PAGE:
Rumania28 May 2002
Unprecedented offensive against the media
Reporters Without Borders appealed today to Romanian President Ion Iliescu and prime minister Adrian Nastase to stop attacks on the national and foreign media orchestrated by the authorities, who accuse them of giving the country a bad image and waging an "news war" against Romania.
"This fierce anti-media campaign is tarnishing Romania’s image much more than the stories themselves," said Reporters Without Borders secretary-general Robert Ménard in letters to the two leaders. "The defence ministry’s wish to monitor the media’s behaviour can only strengthen observers’ doubts about the country’s ability to draw closer to Euro-Atlantic organisations. "We remind you that respect for press freedom and basic rights is one of the conditions for membership of these bodies. We ask you to make every effort to ensure that journalists can freely exercise their right to inform the public," he said.
The daily newspaper Jurnalul National, reproduced a document on 28 May bearing the letterhead of the Supreme Defence Council (CSAT), entitled "Plan to Counter Attacks Against Romania" and accusing the media of "harming the country’s reputation" and paying "too much attention to corruption scandals, rackets concerning people-smuggling and international child adoptions."
The extracts quoted by the paper said "the government must find the hostile Internet websites networks and take action against them with effective technology." The document proposed setting up a nationwide system to combat harmful images of the country which would involve CSAT and all government ministries and agencies (including the intelligence services), as well as establishing a "national centre to monitor media behaviour" run by the president’s national security adviser, Ioan Talpes, formerly head of Romania’s foreign intelligence service.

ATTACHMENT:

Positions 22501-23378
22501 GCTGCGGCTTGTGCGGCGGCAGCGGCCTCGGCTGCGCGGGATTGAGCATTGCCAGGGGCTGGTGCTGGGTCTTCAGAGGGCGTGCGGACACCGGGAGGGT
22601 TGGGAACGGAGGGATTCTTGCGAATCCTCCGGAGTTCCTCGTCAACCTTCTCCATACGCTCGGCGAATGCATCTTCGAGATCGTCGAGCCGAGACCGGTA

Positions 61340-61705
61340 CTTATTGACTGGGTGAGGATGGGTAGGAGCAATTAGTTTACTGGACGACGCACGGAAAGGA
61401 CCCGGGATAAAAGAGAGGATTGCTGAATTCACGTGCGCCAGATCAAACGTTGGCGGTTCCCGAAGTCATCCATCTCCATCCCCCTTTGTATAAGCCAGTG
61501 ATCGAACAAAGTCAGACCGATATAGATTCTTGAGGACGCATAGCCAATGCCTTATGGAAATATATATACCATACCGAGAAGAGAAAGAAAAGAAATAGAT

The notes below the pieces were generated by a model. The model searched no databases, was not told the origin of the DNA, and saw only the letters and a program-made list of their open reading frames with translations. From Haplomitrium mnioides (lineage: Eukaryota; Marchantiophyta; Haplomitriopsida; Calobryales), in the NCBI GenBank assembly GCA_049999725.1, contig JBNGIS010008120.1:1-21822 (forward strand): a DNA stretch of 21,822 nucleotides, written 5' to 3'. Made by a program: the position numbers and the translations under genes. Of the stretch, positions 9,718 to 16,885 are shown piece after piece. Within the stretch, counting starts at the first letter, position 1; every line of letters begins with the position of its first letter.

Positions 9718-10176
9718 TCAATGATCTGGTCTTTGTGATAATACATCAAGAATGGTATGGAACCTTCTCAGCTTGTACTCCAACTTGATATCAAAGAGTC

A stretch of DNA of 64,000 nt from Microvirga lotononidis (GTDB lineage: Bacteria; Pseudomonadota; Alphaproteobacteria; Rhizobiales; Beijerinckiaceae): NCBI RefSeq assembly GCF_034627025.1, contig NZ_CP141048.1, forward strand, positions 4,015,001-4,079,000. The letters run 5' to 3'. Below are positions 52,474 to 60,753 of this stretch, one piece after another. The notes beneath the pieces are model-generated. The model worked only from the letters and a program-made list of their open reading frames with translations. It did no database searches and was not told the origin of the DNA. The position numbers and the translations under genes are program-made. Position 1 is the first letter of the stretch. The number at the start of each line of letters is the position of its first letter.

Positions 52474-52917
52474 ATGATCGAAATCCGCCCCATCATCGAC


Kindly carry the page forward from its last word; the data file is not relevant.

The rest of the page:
President Iliescu, who heads CSAT, at first denied there was such a plan but later admitted the authorities were preparing to discuss one. Information minister Vasile Dincu said he had "helped draft the plan" but then withdrew his remark.
Threats and pressure by the authorities against Romanian and foreign media have increased in recent weeks. After an article in the French daily Le Monde on 22 May by its Bucharest correspondent, Mirel Bran, headed "Is Romania ready to join NATO?", the government secretary-general, Serban Mihailescu, threatened to prosecute Bran and charged in the press that he was in the pay of Romania’s enemies.
The article, which mentioned Mihailescu’s nickname, "Mickey Baksheesh," questioned whether the country could meet the criteria for NATO membership in view of the tradition of corruption and the continuing power of the secret police from communist days, the former Securitate. It also mentioned threats against journalists by defence minister Ion Mircea Pascu. He had warned newspapers that reprinted a 30 April article by the US newspaper The Wall Street Journal suggesting NATO distrusted the Romanian secret police, that "life is too short to waste on tiresome discussions."
Foreign minister Mircea Geoana protested in writing on 15 May to the French TV station TV5 for broadcasting a programme on 6 and 7 April called "24 Hours in Bucharest," in which homeless young people were seen living rough at Bucharest railway station and children were shown rummaging through a dustbin in the southwestern town of Petrosani. The minister criticised what he called the "dubious choice" of some topics and deplored the fact that the programme "did not manage to show Romania’s cultural richness" and that its producer refused to interview prime minister Nastase.
A law curbing press freedom presented by defence minister Pascu was recently passed by the chamber of deputies and is due to be considered by the senate. The so-called "right of reply" law would oblige media to publish a "reply" within three days of publication of material on pain of a fine between three and 100 million lei (_3,180).